Your guide to the Geopark Festival

Your guide to the Geopark Festival

We all know that Torbay is a pretty special place. But did you realise it has international status? This month’s Geopark Festival (26 May to 3 June 2018) aims to teach us all a thing or two about our brilliant Bay


Say the word ‘Geopark’ and most of us think of that amazing playground on Paignton seafront, where the kids can go wild and grown ups can enjoy a coffee. But the swings, the climbing net, the roundabout and the rest are part of a much, much bigger picture. In fact, the whole of Torbay is one big Global Geopark, classified by UNESCO (United Nations Educational, Scientific and Cultural Organisation).

It means this part of South Devon with its striking red cliffs and rich history is massively important on a worldwide scale because of its geology, environment, culture and history. Torbay is one of only seven places in the UK and 140 sites across the world able to class itself as a Geopark.

It’s pretty impressive stuff and deserves to be shouted about, which is why this week sees the launch of a festival, designed to get us all talking about what makes our area so special.

The week-long event kick starts on Saturday (26th May) with a Rock Stars Trail and Stone Age Cave Painting by torchlight at Torquay Museum. Other highlights include Street Art Fossils at Torre Abbey (26th-27th May) and a Sculpture Trail through Cockington Court (from 27th May).

“It’s a great way of showing that we are part of this global network,” says Melanie Border, coordinator of the English Riviera Global Geopark and festival organsier. “UNESCO is a highly regarded organisation and they recognise this area as a place with unique features things to share – that is definitely something to feel proud of.”

Since it was awarded its prestigious Geopark status in 2007 – the first urban area ever to be classified - Torbay has been attracting visitors from all over the world who want to come and explore our coastline and places such as the prehistoric Kents Cavern, Berry Head nature reserve and Torre Abbey.

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“It’s the combination of everything that makes Torbay special: its heritage, environment and culture,” says Melanie, adding that Geopark status is not all about rocks – although they are one of our best features.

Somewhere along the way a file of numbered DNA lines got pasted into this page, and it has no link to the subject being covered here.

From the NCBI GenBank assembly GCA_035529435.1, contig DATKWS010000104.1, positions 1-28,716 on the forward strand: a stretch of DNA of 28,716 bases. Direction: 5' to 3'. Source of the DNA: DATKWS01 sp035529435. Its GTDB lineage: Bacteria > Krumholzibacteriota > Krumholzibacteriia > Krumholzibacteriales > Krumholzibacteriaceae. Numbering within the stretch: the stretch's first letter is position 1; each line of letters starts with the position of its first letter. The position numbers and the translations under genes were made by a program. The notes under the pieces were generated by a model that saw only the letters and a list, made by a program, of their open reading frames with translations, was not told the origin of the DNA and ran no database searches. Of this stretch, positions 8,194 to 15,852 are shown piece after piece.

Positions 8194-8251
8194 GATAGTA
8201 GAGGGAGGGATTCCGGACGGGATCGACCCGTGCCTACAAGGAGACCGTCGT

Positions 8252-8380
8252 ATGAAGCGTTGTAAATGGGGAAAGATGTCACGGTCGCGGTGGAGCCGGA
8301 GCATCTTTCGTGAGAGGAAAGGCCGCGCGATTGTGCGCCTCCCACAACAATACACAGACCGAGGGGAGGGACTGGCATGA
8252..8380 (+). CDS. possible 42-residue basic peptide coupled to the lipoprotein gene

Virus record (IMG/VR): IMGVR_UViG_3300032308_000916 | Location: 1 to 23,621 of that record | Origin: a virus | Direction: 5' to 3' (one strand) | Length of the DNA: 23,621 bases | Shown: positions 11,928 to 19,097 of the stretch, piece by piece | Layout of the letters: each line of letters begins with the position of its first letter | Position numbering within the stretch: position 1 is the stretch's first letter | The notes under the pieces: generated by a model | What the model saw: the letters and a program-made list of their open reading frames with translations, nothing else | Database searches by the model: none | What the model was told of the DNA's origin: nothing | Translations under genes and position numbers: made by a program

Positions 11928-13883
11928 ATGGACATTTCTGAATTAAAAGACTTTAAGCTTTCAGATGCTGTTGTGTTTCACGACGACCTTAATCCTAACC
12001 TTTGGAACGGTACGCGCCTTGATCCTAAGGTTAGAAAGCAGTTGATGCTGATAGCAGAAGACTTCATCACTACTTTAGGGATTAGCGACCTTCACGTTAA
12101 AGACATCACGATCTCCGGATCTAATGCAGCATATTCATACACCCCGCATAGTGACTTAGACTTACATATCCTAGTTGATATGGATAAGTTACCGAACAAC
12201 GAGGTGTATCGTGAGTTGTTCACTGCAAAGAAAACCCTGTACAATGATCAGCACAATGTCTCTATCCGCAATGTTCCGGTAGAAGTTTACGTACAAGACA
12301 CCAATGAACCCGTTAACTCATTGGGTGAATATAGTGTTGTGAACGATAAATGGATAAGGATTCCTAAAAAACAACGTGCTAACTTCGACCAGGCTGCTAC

“The headland cliffs of our Bay that gives us our microclimate, they started life south of the Equator and are formed of tropical creatures,” she says, admitting that geology is ‘at her heart’.

“The red rocks that everyone is so familiar with – they were formed in a desert south of the Equator. This is stuff that people see everyday and don’t take in but it’s affected the development of the Bay.

“Early settlers at Torre Abbey went there because of the fertile soil and the proximity to the stone, so they didn’t have to transport it far.

“You start picking out all these elements and you can see how the whole story fits together.”

This month’s festival promises to help raise awareness of Torbay’s Geopark status and encourage local people to take a new sense of pride in the place we call home. 

Through family events, also featuring a Wildlife Tracker Quest at Occombe Farm (26 May - 1 June), Ice Age Sessions at Kents Cavern (27 May-2nd June) and Fossil Frenzy Fun at Luton House (1st June), it’s hoped children and adults will be able to learn more about why Torbay deserves to be internationally recognised.

“Admittedly, there is a lot of confusion about it because I think people see the Geopark as the playground in Paignton,” says Melanie, who is also chair of the UK Committee for UNESCO Global Geoparks. “Or they think it’s just about the rocks. But it’s actually picking up on all aspects of the Bay.

“How many areas can boast that they have a scheduled ancient monument?” she says, referring to our very own Kents Cavern. “Whenever people think of early man, they think of Stonehenge but Kents Cavern was around much earlier.”

Telling Torbay’s story and making it fun for all the family is a key part of the Geopark Festival. Melanie says she hopes the variety of events and activities on offer will attract lots of visitors and encourage us all to protect and promote the Bay.

“I’m really looking forward events like the Stone Age Cave Painting by torchlight at the museum and the Street Art Fossils at Torre Abbey,” she says. “There are also things like the adventures at the Fort Apache and Wild Fox playgrounds that are free.”

No excuses then – go and play in the Geopark!


Download the Geopark Festival guide here (from 26th May to 3rd June) and read more about englishrivierageopark.org.uk

Image credit and copyright: English Riviera UNESCO Global Geopark

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